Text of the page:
Triggered burst disk

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The firing cycle of a triggered burst disk
An example of a mechanically triggered burst disk; for the purpose of the example, D is a broad head.

A triggered burst disk system allows the user to accurately control the time of firing, in one of two ways:

Cascade Failure

Cascade failure systems consist of two burst disks mounted between the chamber and barrel of a pneumatic cannon, with a trigger chamber in between and a trigger valve that either dumps said chamber to the atmosphere, or connects it to the main chamber.

The burst disks must be dimensioned to break somewhere between half and full chamber pressure. The trigger chamber is filled to half the chamber pressure, and then the chamber is filled to full pressure. When the trigger valve is opened, one of the disks is subjected to the full chamber pressure and ruptures, in turn overloading and rupturing the second burst disk.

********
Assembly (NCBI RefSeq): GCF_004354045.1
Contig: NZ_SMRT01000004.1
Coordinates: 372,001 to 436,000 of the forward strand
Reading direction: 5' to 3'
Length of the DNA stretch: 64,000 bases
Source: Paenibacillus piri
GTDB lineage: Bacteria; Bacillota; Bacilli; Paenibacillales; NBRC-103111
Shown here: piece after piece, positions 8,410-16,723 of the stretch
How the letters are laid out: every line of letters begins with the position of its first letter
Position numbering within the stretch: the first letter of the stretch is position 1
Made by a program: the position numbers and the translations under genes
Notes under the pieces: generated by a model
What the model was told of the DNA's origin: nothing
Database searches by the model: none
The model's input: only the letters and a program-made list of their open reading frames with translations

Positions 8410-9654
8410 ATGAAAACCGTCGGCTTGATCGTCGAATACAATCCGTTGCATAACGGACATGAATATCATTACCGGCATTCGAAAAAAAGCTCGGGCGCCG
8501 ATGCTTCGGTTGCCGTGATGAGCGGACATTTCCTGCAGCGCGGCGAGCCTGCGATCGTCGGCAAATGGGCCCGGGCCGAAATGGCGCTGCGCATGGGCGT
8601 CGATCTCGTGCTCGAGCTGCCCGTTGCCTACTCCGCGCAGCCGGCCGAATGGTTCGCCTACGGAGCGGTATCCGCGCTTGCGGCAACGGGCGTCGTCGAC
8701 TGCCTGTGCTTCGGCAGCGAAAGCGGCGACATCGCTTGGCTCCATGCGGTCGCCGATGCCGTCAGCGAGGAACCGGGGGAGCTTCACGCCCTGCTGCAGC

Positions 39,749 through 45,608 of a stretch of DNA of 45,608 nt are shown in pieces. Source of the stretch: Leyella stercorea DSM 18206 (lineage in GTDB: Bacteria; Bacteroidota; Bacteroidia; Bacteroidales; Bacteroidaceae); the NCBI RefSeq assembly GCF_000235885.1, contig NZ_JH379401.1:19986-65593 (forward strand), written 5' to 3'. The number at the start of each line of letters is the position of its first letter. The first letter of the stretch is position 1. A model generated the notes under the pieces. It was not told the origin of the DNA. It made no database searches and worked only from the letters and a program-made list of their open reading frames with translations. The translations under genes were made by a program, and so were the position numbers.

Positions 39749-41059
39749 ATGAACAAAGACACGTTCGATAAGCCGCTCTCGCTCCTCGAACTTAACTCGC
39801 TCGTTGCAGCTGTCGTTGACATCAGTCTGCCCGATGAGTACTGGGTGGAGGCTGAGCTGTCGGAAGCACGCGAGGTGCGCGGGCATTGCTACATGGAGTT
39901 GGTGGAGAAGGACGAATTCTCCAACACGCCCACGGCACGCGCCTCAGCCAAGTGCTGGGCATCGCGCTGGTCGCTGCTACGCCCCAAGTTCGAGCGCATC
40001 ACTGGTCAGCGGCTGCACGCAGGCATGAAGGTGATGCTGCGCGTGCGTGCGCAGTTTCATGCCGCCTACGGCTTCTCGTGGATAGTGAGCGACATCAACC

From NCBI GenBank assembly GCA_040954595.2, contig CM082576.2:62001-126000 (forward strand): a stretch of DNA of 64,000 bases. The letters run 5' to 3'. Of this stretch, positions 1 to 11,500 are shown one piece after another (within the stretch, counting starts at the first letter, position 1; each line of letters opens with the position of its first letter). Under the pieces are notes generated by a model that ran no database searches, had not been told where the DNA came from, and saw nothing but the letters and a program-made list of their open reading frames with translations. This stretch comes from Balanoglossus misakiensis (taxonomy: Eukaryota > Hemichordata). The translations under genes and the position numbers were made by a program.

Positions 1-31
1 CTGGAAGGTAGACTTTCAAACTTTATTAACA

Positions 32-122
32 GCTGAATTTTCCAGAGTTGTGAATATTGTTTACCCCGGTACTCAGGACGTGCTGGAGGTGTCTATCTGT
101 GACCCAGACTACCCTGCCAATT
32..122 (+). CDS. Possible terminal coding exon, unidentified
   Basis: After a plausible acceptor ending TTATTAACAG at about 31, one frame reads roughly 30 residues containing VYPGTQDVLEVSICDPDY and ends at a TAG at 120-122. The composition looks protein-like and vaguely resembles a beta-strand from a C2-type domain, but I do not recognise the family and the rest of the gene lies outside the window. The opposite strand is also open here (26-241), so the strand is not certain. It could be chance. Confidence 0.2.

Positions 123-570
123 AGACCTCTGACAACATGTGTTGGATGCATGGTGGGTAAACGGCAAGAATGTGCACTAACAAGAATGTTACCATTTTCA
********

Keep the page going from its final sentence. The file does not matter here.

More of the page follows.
The design has the advantages of quick opening and full flow of a burst disk, and with the reliability and repeatability of normal pilot valves. It has the other disadvantages of a burst disk system, as well as higher consumption of burst disks.

Implementations of this idea may be found here: [1] and here[2].

Mechanically Induced Failure

Alternatively, the structural integrity of a single burst disk may be compromised, as by a broad head on a pneumatic ram or a resistive heating element embedded in the burst disk.

By damaging the burst disk, the bursting pressure of the disk decreases, until the pressure in the chamber is sufficient to destroy it.